$6,500 Squad solar-electric microcar makes its official entrance
Dutch startup Squad Mobility launched in 2019 when two former Lightyear colleagues decided their efforts would be better spent on a solarized electric vehicle that everyday people could actually afford ... and afford rather easily in comparison to any car. At the time, the company had only renderings and promises, but on Monday it revealed the completed Squad car for the first time. The car has evolved noticeably while still maintaining Squad's goal of offering a small, simple, affordable city car with solar-charged electric powertrain.
Squad's design has taken on new life since the initial renderings, gaining a more upright stance, optional doors and more definition throughout. The visible frame has been modestly re-dimensioned, with a generous number of windows added all around. Both front and rear ends have been more fully developed, and the headlamps sink into the front fascia rather than standing out on their own, connected together by a badged strip. Angular contrast arches sit over top the wheels, and the front wheels come with independent fenders below the arches.
Inside, the Squad is simple but functional, carrying two people secured via three-point seatbelts. The small, low dashboard that separates the occupants from the large windshield works as a storage area and laptop workstation for the passenger. It also includes two cupholders, and Squad Mobility shows one of them being used to hold a portable Bluetooth speaker. The Squad car has 68 liters of storage space behind the seats, which expands to 243 liters with the passenger seat folded down.
Ultimately, the Squad car still bears more resemblance to a golf cart than a modern two-door automobile, seating two people in a stripped-down cabin supported by a tubular-aluminum roll cage. Plans call for it to be homologated under Europe's L6e light electric quadricycle category, and the design includes front and rear crash structures. Doors can be tacked on as an option at the time of purchase or later down the line ... like when late autumn hits and the owner realizes cheaping out on car doors was a shortsighted call.
The Squad's two 2-kW in-wheel rear motors power it to a top speed of 45 km/h (28 mph). The lithium-ion batteries offers a range up to 100 km (62 miles), and the portable, suitcase-style battery design is aimed at easy swapping for added range. The car is also designed to add roughly 20 km (12 miles) during a European summer day solely via the solar panels integrated into its roof. Squad reckons that'll meet the 12-km/day (7.5-miles/day) needs of some city commuters, and those who need more can easily remove the battery and charge it using a standard 220-V outlet.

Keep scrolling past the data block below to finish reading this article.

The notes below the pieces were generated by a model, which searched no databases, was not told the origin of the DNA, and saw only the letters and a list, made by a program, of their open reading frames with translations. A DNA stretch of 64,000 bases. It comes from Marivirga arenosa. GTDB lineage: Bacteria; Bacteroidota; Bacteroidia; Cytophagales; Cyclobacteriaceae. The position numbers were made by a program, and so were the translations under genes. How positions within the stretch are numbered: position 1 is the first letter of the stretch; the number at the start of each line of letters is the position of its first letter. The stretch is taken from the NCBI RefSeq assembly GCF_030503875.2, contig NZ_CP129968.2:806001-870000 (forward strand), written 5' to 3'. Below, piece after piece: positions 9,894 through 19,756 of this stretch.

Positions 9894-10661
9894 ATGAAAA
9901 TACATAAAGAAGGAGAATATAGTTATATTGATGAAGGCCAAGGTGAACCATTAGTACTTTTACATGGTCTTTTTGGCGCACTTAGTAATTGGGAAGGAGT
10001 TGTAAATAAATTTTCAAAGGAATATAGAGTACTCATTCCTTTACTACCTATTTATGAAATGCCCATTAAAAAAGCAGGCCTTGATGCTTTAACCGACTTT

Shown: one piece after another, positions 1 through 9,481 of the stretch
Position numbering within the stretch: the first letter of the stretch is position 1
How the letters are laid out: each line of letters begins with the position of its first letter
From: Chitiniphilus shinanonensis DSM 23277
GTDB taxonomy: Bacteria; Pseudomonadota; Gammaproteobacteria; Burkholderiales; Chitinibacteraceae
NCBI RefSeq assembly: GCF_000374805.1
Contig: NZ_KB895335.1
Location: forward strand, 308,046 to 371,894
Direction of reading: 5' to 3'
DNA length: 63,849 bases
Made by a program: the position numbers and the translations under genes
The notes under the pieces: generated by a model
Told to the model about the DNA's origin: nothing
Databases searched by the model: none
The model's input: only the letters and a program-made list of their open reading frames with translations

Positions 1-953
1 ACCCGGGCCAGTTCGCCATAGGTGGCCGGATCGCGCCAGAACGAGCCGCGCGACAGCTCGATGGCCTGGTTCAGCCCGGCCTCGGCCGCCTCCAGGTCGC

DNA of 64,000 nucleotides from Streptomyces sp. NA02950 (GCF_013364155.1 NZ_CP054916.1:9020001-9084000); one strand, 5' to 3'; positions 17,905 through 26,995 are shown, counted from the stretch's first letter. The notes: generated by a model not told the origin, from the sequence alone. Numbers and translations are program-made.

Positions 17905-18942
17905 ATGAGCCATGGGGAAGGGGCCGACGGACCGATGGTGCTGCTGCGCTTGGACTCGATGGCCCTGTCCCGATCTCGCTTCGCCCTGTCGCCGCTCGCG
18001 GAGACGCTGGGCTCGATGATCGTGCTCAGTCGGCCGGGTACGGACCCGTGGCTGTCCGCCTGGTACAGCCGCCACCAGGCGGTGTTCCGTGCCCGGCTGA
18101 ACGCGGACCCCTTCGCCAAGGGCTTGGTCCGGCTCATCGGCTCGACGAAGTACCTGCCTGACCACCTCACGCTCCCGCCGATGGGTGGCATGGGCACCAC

The diminutive Squad measures just 2 m (6.6 ft) long by 1.2 m (3.9 ft) wide by 1.6 m (5.2 ft) tall. It has a 6-m (19.7-ft) turning circle and is sized to squeeze into parking spaces (or empty space between parked cars) that drivers of standard cars wouldn't dare attempt. Squad says that three will fit neatly in a single parking space.
The Squad debuted on Monday ahead of its showing at this week's Fully Charged Live electric vehicle show in Amsterdam. Preorder pricing has gone up only modestly from the initial 2019 €5,750 base price and is now a still very affordable €6,250 (approx. US$6,525) before tax for the most basic layout and €9,300 (US$9,700) for the most well-equipped Signature Edition. Refundable reservation fees vary between €50 and €5,000. Squad offers zero-down payment preorders for interested buyers outside of Europe, but it hasn't yet decided which global markets into which it will expand.
Squad plans to get production underway in 2023, with initial deliveries going to its home market in the Netherlands before moving eastward and southward through Europe. It also plans to offer the Squad for lease and/or subscription with a targeted $100/month lease price, and for car-sharing operations.
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Source: Squad Mobility